Comments from the BBF board on the Environment Agency Regulation Position Statement.

Comments on the Environment Agency Regulation Position Statement:  Manufacture and Use of Biochar from Specified Waste

We welcome the publication of the draft RPS by the Environment Agency.  Our comments are below.

  1. Definition of biochar.  We would prefer that the definition does not include the word ‘pyrolysis.  It is possible that biochar can be produced by other technologies such as gasification. We therefore prefer to use the definition:  ‘Biochar is a solid material obtained from thermochemical conversion of biomass in an oxygen-limited environment that is used for the safe and long-term storage of carbon in the environment and for soil improvement’
  2. Under ‘Manufacture of Biochar from Specified Wastes’ (point 4) and ‘Use of Waste Derived Biochar’ (point 2), we would like the RPS to include the waste code 19.09.02 for biochar to be applied to land. This is a clean charcoal (spent activated carbon) waste that has been used for filtering water and could be a useful material as biochar. At present this material is either being landfilled or burnt as a fuel.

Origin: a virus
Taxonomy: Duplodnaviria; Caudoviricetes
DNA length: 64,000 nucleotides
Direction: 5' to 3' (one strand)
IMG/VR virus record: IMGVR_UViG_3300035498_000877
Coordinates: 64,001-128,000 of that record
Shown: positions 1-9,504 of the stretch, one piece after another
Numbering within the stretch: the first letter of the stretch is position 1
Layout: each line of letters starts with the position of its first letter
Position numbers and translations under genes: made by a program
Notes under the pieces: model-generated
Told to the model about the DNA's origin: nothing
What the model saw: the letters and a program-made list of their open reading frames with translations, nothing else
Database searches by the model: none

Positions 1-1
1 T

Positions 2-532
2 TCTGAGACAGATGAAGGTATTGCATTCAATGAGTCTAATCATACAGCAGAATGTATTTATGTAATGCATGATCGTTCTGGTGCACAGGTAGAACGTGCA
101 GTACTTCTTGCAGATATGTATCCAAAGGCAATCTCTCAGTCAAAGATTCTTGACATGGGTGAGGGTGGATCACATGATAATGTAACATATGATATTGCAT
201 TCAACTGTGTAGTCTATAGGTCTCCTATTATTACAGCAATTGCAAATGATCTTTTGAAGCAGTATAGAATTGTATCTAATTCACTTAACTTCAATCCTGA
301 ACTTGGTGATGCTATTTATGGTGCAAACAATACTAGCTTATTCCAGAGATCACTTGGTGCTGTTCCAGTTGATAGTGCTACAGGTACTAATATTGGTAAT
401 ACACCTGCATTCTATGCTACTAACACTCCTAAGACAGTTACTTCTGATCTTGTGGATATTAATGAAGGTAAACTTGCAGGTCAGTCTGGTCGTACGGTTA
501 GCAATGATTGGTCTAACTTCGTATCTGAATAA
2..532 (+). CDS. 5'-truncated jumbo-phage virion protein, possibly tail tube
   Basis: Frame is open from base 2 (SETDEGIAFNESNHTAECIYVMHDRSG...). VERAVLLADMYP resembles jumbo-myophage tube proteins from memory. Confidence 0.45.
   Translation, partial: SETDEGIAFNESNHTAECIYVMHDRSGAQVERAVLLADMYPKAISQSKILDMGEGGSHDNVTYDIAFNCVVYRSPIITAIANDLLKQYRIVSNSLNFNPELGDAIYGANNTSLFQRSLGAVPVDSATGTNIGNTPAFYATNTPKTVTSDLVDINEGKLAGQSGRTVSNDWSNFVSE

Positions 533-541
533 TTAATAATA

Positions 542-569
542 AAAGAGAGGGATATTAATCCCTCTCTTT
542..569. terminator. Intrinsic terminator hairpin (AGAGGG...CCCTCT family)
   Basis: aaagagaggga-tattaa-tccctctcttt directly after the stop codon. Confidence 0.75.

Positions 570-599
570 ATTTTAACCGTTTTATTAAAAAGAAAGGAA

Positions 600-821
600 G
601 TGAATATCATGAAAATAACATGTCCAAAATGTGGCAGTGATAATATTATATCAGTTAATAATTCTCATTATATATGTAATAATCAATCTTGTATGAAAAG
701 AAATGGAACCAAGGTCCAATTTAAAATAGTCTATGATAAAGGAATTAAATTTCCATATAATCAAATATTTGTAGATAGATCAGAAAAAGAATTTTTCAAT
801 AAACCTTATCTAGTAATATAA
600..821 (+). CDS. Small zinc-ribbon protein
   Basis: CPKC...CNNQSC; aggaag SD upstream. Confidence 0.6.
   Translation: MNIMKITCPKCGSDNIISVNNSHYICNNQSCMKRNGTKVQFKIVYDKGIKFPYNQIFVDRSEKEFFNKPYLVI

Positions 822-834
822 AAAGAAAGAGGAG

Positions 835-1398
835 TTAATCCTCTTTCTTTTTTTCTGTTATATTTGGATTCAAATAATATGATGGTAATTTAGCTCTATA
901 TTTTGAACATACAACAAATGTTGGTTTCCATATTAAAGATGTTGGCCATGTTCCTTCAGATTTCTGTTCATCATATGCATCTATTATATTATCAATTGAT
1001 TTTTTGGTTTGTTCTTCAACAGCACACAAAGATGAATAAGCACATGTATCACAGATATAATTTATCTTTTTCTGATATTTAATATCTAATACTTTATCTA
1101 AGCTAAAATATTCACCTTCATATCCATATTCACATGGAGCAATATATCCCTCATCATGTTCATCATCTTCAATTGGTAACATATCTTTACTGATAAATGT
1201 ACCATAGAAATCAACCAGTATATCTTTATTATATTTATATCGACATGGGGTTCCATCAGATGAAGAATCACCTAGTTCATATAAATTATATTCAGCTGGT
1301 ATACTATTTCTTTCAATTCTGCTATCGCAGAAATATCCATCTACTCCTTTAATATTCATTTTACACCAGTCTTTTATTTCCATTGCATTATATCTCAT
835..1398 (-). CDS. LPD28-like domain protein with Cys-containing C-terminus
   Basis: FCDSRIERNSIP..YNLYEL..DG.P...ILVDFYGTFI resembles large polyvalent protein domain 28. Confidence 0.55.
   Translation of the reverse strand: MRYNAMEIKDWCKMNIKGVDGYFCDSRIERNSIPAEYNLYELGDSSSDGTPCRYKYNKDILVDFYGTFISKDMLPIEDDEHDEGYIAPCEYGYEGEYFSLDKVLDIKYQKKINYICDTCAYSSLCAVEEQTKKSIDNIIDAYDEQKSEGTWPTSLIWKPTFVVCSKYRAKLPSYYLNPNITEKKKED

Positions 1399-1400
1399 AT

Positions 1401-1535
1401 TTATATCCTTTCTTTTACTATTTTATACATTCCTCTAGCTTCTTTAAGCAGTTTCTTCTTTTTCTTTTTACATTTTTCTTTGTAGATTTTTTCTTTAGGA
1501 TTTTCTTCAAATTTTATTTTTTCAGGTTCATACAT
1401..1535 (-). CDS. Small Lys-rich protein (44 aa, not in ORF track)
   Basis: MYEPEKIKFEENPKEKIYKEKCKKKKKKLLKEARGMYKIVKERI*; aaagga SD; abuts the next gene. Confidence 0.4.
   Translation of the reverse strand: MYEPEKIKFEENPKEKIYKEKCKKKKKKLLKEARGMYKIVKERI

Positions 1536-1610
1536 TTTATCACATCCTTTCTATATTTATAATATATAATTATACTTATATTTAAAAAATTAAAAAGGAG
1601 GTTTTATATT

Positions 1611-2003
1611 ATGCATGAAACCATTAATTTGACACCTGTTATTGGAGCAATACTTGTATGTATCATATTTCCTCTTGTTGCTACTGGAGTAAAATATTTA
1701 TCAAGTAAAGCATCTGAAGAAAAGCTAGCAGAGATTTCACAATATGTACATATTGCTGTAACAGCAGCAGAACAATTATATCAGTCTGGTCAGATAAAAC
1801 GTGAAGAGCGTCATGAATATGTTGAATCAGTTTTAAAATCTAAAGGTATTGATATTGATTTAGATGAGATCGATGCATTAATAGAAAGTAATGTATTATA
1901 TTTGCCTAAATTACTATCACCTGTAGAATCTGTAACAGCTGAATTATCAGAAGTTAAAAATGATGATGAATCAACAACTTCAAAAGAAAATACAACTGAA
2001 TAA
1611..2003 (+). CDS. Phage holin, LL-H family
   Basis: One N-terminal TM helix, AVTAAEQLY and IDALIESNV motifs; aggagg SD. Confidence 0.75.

3. Under ‘Use of Waste Derived Biochar’ (point 1), it may be worth mentioning that a further benefit of biochar spreading is to store carbon over climate-change relevant time periods.  We also wonder whether it may be better to use the term ‘soil organic matter’ rather than biomass at the end of the line (assuming we can call biochar a type of SOM).
  4. Under ‘Use of Waste Derived Biochar’.  Point (3). We are unclear why it is proposed to limit the application rate to a maximum of 1 tonne per hectare in any 12 month period. To us, this seems unnecessarily restrictive and we would prefer a risk-based procedure for calculating maximum application rates.  1 tonne of biochar incorporated in a soil to a depth of 23cm represents only c. 0.25% to 0.33% of the soil mass (depending on bulk density of the receiving soil). Therefore we would suggest that the application rate methodology used in the Biochar Quality Mandate (BQM), Section 7 and Appendix E, might be a good reference for this RPS as it is based upon an already tried-and-tested application methodology for sewage sludge application that is in place and used by the regulators today.
  5. Under ‘Use of Waste Derived Biochar’.  Point (4). We are unclear why there is a limit of 10 tonnes of waste stored at the site at any one time. If the storage site is controlled and managed appropriately, is there any reason per se why 10 tonnes is the maximum?
  6. Typographical

a)      2nd paragraph down under ‘Background’ should read, ‘physico-chemical properties’ (not ‘physio-chemical properties’).

b)      3rd paragraph down under ‘Background’ should read ‘manufacture of biochar’ (not ‘manufacture or biochar’).